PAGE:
According to estimates from the World Health Organization, 8.3 million people worldwide died from cancer and other neoplasms in 2008—about 14% of all deaths. In the same year, the overall costs of cancer care in the United States amounted to $228.1 billion– $93.2 billion direct medical costs, $18.8 billion in indirect morbidity costs, and $116.1 billion indirect mortality costs.
Biomarkers are increasingly used to diagnose and screen for cancer, assist in therapeutic selection, provide prognostic information, and monitor therapeutic response. Biomarkers increase disease-specific sensitivity and specificity in addition to having higher dimensional complexity, which in turn leads to better patient outcomes through more accurate diagnostics and optimal treatment routing.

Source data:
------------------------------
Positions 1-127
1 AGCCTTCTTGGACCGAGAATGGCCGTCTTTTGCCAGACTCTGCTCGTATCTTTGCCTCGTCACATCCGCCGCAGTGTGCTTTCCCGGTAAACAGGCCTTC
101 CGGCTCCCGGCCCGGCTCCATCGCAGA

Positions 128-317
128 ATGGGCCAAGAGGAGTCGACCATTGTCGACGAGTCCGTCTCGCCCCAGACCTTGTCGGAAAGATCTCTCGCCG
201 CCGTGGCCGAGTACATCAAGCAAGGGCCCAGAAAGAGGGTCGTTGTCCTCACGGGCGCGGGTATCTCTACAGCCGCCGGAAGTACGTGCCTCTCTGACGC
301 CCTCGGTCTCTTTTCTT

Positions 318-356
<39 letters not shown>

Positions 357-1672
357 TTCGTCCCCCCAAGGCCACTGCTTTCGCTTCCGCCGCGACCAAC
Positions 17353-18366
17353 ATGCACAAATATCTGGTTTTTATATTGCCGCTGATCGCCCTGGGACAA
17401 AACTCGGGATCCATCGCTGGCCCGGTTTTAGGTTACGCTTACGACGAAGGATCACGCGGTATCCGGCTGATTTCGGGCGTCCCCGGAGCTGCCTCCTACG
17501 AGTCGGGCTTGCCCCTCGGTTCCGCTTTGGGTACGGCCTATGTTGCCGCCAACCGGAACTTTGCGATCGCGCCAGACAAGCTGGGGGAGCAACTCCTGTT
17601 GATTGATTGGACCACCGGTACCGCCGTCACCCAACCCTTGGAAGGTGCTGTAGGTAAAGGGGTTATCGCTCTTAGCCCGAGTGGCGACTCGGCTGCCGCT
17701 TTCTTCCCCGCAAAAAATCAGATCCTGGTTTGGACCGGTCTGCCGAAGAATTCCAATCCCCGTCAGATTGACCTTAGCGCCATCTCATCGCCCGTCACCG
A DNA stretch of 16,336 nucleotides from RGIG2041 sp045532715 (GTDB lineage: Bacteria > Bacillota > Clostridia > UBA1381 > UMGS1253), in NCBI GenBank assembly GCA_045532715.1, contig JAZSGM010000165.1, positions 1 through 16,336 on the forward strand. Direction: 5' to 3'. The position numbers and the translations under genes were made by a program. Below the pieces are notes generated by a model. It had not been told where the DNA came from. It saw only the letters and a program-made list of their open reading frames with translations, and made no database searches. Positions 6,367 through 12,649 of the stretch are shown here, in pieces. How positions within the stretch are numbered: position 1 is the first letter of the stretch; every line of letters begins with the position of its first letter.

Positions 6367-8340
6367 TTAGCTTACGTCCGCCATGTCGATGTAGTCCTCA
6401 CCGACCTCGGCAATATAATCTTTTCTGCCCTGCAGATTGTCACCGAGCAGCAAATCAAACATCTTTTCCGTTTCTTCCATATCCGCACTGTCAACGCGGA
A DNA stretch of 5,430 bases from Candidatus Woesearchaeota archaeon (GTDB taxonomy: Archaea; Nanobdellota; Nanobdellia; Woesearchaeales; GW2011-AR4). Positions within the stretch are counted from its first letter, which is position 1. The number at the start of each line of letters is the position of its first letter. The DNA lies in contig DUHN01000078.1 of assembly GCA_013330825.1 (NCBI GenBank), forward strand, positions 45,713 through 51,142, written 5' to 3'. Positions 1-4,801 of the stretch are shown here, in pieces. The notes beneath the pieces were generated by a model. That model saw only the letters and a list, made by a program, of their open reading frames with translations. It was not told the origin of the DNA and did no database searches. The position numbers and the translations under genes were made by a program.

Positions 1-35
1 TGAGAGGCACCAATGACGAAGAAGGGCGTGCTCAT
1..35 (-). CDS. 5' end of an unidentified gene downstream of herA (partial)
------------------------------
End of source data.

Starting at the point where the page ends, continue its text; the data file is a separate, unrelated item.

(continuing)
Although cancer biomarkers may substantially enhance the effectiveness of treatment, their overall efficacy will be influenced not only by clinical issues but by economic factors including test and treatment costs, insurance coverage, provider reimbursement, and cost-effectiveness. Moreover, cost effectiveness arguments are particularly important in cases where specific biomarkers have the potential to reduce unnecessary and inappropriate treatment.
In this blog we present a brief overview of health economic issues surrounding biomarkers in general and cancer care in particular, and construct a simple framework to understand the economic issues using examples from the literature. We focus on the cost effectiveness of a novel biomarker combination for detecting ovarian tumor malignancy. The biomarker combination with the highest sensitivity to date is a combination of CA 125 and HE4. An algorithm utilizing this combination (hereafter referred to as “ROMA”) is able to achieve 81% sensitivity with 90% specificity, compared to approximately 62% sensitivity (90% specificity) for CA125 alone.